see more news & events
Art has been used as a way to inspire hope in people through times of crisis. The purpose of this project was to create a hope quilt. Students studying hope imagined what hope looked like and portrayed hope through a symbol or an image. Students were asked to think of a color that represented hope for them and then were asked to think of a symbol that represented hope for them. Students then designed the image that incorporated their color of hope and used different quilting techniques. Each piece was stitched together to create an enlarged quilted wall hanging. This project expands our understanding of hope by exploring the colors, images and symbols associated with hope.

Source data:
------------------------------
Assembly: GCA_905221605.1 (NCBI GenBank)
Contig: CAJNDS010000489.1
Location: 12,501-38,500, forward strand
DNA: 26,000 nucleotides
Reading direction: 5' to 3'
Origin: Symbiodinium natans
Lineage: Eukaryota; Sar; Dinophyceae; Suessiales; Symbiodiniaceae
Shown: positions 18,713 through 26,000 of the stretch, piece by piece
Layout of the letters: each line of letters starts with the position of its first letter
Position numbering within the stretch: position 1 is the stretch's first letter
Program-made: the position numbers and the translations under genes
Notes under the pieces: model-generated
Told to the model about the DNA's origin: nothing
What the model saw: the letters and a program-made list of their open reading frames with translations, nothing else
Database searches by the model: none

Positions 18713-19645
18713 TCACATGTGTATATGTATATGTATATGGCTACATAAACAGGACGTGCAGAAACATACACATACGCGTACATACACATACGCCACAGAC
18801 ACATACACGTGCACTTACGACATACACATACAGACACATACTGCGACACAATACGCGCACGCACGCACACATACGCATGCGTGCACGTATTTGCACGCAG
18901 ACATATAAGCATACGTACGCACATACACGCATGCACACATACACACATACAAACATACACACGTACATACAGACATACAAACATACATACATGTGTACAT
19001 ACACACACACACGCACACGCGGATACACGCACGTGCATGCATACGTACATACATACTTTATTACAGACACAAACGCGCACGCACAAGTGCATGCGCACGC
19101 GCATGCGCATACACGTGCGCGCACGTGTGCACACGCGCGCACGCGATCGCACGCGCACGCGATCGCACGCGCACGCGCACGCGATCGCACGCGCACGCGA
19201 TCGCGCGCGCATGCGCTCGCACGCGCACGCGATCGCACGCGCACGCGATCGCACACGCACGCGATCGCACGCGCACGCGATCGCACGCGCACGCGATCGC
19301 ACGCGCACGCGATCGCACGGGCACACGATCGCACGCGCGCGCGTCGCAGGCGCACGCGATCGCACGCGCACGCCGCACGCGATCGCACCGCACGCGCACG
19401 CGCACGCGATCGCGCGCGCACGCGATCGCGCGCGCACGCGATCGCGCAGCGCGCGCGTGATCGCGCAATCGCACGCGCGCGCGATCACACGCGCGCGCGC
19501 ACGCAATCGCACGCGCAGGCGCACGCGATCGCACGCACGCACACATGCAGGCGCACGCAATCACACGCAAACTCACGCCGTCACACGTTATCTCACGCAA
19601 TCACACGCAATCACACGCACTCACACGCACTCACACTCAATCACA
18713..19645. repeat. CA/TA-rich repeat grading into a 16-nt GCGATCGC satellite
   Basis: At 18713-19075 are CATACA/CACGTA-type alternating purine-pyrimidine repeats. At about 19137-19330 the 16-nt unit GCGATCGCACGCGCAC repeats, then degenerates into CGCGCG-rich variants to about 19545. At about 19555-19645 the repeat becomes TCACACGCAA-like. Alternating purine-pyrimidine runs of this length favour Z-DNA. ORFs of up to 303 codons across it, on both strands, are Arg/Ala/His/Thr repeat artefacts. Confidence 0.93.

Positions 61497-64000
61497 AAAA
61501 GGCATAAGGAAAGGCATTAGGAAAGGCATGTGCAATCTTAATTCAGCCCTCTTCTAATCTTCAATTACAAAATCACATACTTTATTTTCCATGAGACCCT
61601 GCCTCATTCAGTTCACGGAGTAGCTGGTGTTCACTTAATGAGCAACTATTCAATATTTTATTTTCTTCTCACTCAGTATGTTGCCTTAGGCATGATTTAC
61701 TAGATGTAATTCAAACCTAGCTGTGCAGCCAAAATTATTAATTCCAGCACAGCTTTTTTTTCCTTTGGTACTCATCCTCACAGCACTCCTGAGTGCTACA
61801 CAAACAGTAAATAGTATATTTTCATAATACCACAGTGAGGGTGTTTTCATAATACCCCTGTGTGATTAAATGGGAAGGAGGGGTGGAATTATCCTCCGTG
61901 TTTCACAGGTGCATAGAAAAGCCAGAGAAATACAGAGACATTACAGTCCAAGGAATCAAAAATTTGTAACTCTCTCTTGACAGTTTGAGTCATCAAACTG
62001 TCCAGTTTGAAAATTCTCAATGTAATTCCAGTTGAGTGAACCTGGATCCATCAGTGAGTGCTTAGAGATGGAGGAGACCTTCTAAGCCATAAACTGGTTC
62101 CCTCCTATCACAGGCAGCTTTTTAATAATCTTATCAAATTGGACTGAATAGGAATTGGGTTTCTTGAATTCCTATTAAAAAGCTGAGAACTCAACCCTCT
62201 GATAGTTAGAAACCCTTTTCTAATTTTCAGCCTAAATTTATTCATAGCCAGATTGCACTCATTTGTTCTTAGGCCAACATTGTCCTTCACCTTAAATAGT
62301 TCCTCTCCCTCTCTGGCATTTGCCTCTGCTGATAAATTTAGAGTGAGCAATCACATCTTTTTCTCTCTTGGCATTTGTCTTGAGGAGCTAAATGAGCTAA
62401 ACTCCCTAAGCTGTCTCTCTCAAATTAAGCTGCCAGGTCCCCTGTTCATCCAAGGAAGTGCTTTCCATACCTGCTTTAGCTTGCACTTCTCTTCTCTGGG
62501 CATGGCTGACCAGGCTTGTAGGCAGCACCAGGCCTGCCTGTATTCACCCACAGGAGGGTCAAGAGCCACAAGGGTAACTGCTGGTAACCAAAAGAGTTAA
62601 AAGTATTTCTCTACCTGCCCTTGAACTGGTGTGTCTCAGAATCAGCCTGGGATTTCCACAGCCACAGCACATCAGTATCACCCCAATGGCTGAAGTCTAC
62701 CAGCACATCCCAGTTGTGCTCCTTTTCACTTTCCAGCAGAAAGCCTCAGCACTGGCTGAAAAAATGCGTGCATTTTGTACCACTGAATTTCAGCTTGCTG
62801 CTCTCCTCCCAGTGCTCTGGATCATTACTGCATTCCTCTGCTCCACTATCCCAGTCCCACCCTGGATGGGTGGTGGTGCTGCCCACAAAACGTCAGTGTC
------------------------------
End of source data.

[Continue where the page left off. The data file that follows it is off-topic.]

In the late 16th century, the Florentine Camerata helped to create a style that became known as the seconda prattica. One characteristic of this style is the use of previously unacceptable dissonance for the sake of expressing the text. Today, one of the few places extremely dissonant music is accepted at the mainstream level is in film scores. In this presentation, I examine parallels between the use of dissonance in scores for horror and suspense films and in 16th-17th century madrigals, where composers experimented with dissonance to enhance text expressing painful emotion. I explore these parallels by discussing two madrigals, Cruda Amarilli by Claudio Monteverdi and Moro, Lasso by Carlo Gesualdo that use unprecedented dissonance, and then considering two modern examples of dissonant film scoring, Bernard Hermann’s music for the shower scene in Alfred Hitchcock’s Psycho, and Stanley Kubrick’s use of György Ligeti’s Atmospheres in 2001: A Space Odyssey. All four examples involve dissonance to either illuminate the meaning of the text, or the action on the screen. These parallels show how extreme dissonance in music can gain widespread acceptance in film today through the same ideas used by the composers over 400 years ago.